He… can still feel guilt?
The moment I started drinking, I stopped caring about anything else. This water is too delicious! I concentrated my entire being on drinking. Am I too thirsty, or is this water simply just that tasty? I hadn’t drunk water that was this good in a long while.
I carefully sipped at the precious water, until the door crashed open, and I jolted into the air in surprise. It was only because the woman in white quickly held me down that I didn’t fall straight onto the floor.
What? I blinked. Someone rushed in, but I was reluctant to let go of the straw in my mouth, so I just watched them rush to the bedside as I drank. My thoughts were that even if there was something world-shattering, it would have to wait until I was done drinking this glass of water.
“Gē, you’re finally awake!”
I tried to focus my eyes, and slowly, the face of a crying girl emerged. With an oval face that still retained its childishness, she looked to be around fifteen to sixteen years old, with large, round eyes shining brightly from under crescent-shaped eyebrows. Just this pair of eyes was enough to make this girl worth a good deal of supplies.
She cried, wiped her tears, looked at me, and started crying again.
After finishing the water, I unwillingly let go of the straw in my mouth and asked her suspiciously, “Do we know each other?”
Her eyes widened. It seemed like my question was real shock to her. Maybe we really do know each other? Although I’d come to know a lot of people throughout the many years, there was no way I’d completely forget such a pretty and cute girl if I’d met her before.
Flustered, she exclaimed, “I-I’m your little sister!”
I was just about to say I didn’t have any little sisters when even more people rushed in from outside, around five or six of them.
I stared at them, squinting as I tried to make out their features. I didn’t recognize a single one of them. What is going on? Even if he sold me, no one would want such a wounded invalid!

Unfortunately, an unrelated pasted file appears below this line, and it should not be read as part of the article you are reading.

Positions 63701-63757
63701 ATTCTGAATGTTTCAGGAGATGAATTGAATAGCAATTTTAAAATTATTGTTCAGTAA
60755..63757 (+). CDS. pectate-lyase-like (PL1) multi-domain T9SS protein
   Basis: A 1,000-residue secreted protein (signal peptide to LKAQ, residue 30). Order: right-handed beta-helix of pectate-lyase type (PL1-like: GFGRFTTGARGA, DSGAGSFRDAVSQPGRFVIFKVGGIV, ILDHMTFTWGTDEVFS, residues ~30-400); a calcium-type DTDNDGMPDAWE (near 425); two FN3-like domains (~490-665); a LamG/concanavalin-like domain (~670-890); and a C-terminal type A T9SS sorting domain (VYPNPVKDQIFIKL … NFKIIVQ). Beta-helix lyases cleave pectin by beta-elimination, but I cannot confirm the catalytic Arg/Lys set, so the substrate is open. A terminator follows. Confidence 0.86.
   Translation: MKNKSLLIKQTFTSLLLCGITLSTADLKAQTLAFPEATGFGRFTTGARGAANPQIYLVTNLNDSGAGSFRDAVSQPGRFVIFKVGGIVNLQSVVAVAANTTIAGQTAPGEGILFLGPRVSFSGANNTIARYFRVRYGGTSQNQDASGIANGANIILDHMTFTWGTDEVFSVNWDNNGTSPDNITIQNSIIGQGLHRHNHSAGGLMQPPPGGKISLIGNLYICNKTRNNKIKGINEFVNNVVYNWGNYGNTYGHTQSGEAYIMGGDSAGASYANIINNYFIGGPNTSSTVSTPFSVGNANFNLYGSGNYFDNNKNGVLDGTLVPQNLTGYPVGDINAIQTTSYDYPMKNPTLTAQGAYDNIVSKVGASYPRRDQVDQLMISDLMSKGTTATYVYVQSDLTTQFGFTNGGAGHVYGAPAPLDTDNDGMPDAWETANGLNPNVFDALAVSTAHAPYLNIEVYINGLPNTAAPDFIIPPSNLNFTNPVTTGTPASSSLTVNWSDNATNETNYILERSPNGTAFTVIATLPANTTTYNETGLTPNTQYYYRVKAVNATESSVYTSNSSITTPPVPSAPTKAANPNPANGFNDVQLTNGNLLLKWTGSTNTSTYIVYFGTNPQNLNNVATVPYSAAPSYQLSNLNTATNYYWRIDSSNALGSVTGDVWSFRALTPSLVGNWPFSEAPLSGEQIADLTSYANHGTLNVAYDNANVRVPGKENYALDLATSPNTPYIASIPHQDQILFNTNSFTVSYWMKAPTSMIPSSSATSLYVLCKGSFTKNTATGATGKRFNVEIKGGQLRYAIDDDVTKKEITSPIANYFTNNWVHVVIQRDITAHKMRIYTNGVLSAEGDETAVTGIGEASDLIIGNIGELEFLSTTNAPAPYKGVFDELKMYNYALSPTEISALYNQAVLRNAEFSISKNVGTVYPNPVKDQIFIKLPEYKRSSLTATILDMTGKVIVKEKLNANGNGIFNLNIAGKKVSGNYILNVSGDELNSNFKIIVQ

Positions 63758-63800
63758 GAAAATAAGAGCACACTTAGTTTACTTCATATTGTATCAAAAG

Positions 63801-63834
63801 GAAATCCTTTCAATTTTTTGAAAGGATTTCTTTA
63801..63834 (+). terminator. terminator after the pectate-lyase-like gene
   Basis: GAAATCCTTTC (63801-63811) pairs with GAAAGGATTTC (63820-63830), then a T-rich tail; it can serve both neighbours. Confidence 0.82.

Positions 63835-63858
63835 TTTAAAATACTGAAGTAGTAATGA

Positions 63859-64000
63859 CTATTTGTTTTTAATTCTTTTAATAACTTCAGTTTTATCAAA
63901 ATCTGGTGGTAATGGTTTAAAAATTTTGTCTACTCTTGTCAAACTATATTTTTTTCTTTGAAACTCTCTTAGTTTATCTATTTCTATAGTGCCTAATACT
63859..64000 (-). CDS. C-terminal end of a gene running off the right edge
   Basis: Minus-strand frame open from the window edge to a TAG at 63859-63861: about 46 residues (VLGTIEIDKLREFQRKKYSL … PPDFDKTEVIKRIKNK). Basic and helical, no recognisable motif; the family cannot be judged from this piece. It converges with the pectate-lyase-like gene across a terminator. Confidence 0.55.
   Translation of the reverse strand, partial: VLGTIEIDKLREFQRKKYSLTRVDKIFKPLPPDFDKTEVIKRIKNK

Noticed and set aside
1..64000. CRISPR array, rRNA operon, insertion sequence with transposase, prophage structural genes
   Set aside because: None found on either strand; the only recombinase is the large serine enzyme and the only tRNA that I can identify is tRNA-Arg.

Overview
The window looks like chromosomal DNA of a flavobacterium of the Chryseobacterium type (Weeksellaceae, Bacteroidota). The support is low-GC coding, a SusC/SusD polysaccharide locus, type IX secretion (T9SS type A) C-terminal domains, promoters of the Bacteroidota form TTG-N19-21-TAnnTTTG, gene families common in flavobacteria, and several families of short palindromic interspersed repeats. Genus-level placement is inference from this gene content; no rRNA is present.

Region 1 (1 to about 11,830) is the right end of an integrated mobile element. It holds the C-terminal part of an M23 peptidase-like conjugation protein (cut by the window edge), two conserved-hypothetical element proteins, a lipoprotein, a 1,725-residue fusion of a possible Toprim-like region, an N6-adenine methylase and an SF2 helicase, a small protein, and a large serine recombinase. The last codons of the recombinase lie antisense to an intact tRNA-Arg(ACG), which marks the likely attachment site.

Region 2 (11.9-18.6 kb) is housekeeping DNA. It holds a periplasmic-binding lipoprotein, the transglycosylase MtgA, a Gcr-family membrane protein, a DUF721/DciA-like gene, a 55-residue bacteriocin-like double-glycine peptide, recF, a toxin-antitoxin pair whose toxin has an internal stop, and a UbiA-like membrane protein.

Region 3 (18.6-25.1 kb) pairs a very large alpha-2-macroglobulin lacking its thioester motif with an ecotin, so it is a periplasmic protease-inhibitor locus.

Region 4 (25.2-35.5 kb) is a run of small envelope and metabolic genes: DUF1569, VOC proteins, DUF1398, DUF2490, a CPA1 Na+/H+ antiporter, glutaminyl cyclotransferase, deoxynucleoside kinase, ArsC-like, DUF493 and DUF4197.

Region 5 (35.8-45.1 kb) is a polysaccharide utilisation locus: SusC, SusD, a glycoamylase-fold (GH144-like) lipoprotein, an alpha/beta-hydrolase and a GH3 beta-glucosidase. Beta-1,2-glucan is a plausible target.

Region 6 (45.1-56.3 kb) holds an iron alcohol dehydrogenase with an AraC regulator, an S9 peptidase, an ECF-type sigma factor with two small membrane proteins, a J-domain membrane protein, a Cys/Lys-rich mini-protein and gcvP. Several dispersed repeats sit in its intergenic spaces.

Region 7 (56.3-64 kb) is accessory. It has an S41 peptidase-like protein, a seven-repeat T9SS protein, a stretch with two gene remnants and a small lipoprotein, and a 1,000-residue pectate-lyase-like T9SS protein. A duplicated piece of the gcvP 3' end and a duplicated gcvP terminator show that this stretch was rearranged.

After all, I wasn’t even worth a glass of water.
“Xiao Yu, you’re awake? You’re really awake?”
“Say something, Xiao Yu!”
Surrounded by these people, I felt at a complete loss. Having just woken up, my brains were still addled, and now this group of people kept shouting at me, sending waves of pain through my head. I hadn’t a clue what they were yelling about, and even if I caught the occasional sentence, I didn’t understand what it meant.
What is going on? Although it was possible it was all a calculated trap, I had to admit I simply wasn’t worth the effort for people to put up an act.
“Dàgē!” That “younger sister” of mine anxiously called out to one of them, “Èrgē just said he doesn’t know me!”
I looked toward that “Dàgē” — Big Brother was a very handsome man, and, creasing his brow, he asked, “Xiao Yu, do you remember me?”
Everyone breathed a sigh of relief. My “sister” got even more agitated, shrieking, “You’re teasing me again! Even though you recognized me and Dàgē!”
“I don’t.” I shook my head lightly, noticing that my neck felt looser. It seemed like it was more a case of me lying down for too long, rather than being paralyzed. Whew. Only when I felt better did I continue responding to everyone. “You were the one who called him ‘Dàgē’.”
That “Big Brother’s” face darkened and he turned to ask the woman in white. “Nurse! What’s going on?”